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Growing Up Deaf - The College Years

My Deaf College Experience

By

Updated July 25, 2009

Growing Up Deaf Serial

Entering a Deaf College

College! It is a wonderful, painful time for anyone growing up. For us deaf college students in the eighties, it was a time to form bonds that have persisted even as we graduated, moved on, and began the rest of our lives.

In college, for the first time, we were all thrown together - deaf students from mainstream backgrounds and deaf students from schools for the deaf. Together, we learned and grew.

I arrived at college in Fall 1981 (following the Summer Vestibule Program for new students - SVP '81) relatively young as most first-year students at the National Technical Institute for the Deaf in Rochester, New York averaged nineteen years old. I was sixteen going on seventeen years old and did not sign well.

It was six months of college before I was able to carry on a decent conversation in sign language. Eager to continue as a reporter as I had done in high school, I joined the RIT Reporter magazine. They had never had a deaf reporter before.

Through lipreading, using my residual hearing, writing, and the TTY, in college I was able to interview people and write articles. This worked well for most stories I covered except for one, which turned out to be a disaster. I had tried to cover an event that had a speaker. That's when I discovered my limits as a deaf reporter.

Being a college reporter enabled me to meet many memorable people such as Dr. Ross Stuckless, a researcher, and Dr. William Castle, director of NTID. It also made me well-known at NTID, especially after I wrote an article on something controversial in the NTID student government.

After about a year of college I became tired of being only a reporter and wanted to do something more. They allowed me to become the copy editor. However, by the spring of 1983, I had decided to quit.

Social Joys

For a deaf college student who had often been lonely in the high school years, the sheer joy of being able to make friends by merely going to parties or eating in the cafeteria (RIT's Grace Watson - signed "g" down the throat and "w" coming up, or the NTID Dining Commons (a "d" and a "c" to the chin)) was intoxicating!

Bored? Lonely? All we deaf college students had to do was run down the hall to visit friends. It was the early eighties and TTYs were relatively scarce. At first my contact home was limited to a TTY room where we had to take turns using the TTYs. Fed up with the limitations, my family bought me my first TTY.

My college friends often borrowed my TTY. One friend had one of the few television sets with built-in captioning available. There were televisions in the lounge, but you had to share them and people did not always want to watch the same programs.

For us deaf college students in the early eighties, "going to the movies" meant going to the NTID auditorium for a captioned film for the deaf screening. Once in a while, you could also catch a subtitled foreign film shown elsewhere on the RIT campus.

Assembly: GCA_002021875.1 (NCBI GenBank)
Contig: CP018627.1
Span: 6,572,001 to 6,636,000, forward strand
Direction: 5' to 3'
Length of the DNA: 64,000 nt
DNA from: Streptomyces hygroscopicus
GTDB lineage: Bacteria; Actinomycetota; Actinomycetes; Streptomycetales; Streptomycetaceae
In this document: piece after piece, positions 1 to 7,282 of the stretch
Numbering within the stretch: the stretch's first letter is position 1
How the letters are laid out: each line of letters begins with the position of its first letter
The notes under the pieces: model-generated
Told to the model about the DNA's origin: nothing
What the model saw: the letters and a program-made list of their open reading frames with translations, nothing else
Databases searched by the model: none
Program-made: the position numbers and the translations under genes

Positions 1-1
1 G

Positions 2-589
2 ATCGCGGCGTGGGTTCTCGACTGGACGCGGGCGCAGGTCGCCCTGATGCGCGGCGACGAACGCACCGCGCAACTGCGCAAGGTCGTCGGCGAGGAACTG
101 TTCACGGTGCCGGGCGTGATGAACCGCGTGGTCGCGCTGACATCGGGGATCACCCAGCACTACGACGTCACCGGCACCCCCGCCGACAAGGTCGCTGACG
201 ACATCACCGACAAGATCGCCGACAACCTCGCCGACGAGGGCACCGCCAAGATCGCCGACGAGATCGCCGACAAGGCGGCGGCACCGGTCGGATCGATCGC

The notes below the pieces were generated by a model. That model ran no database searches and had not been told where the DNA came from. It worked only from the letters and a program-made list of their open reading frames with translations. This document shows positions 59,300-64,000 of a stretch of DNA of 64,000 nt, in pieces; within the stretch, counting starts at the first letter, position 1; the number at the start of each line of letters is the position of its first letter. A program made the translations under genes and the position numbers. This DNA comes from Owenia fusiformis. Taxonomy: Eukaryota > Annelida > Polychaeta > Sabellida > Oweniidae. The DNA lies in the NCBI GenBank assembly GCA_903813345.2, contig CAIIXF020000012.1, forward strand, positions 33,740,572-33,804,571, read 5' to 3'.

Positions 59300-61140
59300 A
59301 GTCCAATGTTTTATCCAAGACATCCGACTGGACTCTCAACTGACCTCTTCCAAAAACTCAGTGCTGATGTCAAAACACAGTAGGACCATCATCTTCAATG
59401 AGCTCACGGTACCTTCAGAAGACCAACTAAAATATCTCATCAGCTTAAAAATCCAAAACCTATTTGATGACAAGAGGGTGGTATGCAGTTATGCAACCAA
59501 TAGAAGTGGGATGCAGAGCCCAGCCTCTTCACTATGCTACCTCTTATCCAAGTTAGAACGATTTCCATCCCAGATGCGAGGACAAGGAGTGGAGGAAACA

We deaf college students craved communication. It is almost as if we were trying to make up for all the conversations we could not have in our high school years with other hearing students (if we came from mainstream backgrounds). We would chat in the cafeteria for hours, right up to closing time when the management would make us leave.

My sign language skills were forced to improve sharply in my third year of college when I befriended two girls who did not speak or read lips. These girls made me go through a "Silent Period" of no speaking and only signing. Once they pronounced me improved enough, I was allowed to turn my voice back on.

I made friends in college, deaf and hearing. Today, it is only the deaf friends I still keep in touch with.

Deaf Identity

In my early college years, I was still very "hearing" minded and oral, as the more ASL deaf students would say. In fact, I initially tended to try to socialize more with hearing students than with deaf students.

I struggled with the deaf-hearing thing in college as I was still overcoming the pain and anger from the previous years of my mainstream experience. At one point I envisioned myself as being caught behind a wall - one side being the hearing world, the other side the deaf world. Where did I belong? Where was the door in the wall?

I had not yet found my identity as a deaf person. This identity developed gradually in college, through daily interaction and living with deaf students. The turning point came when I took a deaf culture/heritage class taught by a Dr. Panara. At the conclusion of the course I celebrated by going to the RIT bookstore to buy Jack Gannon's Deaf Heritage. I still have that book today. On the inside front cover, I wrote "I have found my identity as a deaf individual."

Leaving the RIT Reporter magazine earlier was in a sense symbolic, because that marked the end of my primary association with the hearing world in college and a shift to the deaf world. In the deaf world, I had a brief stint

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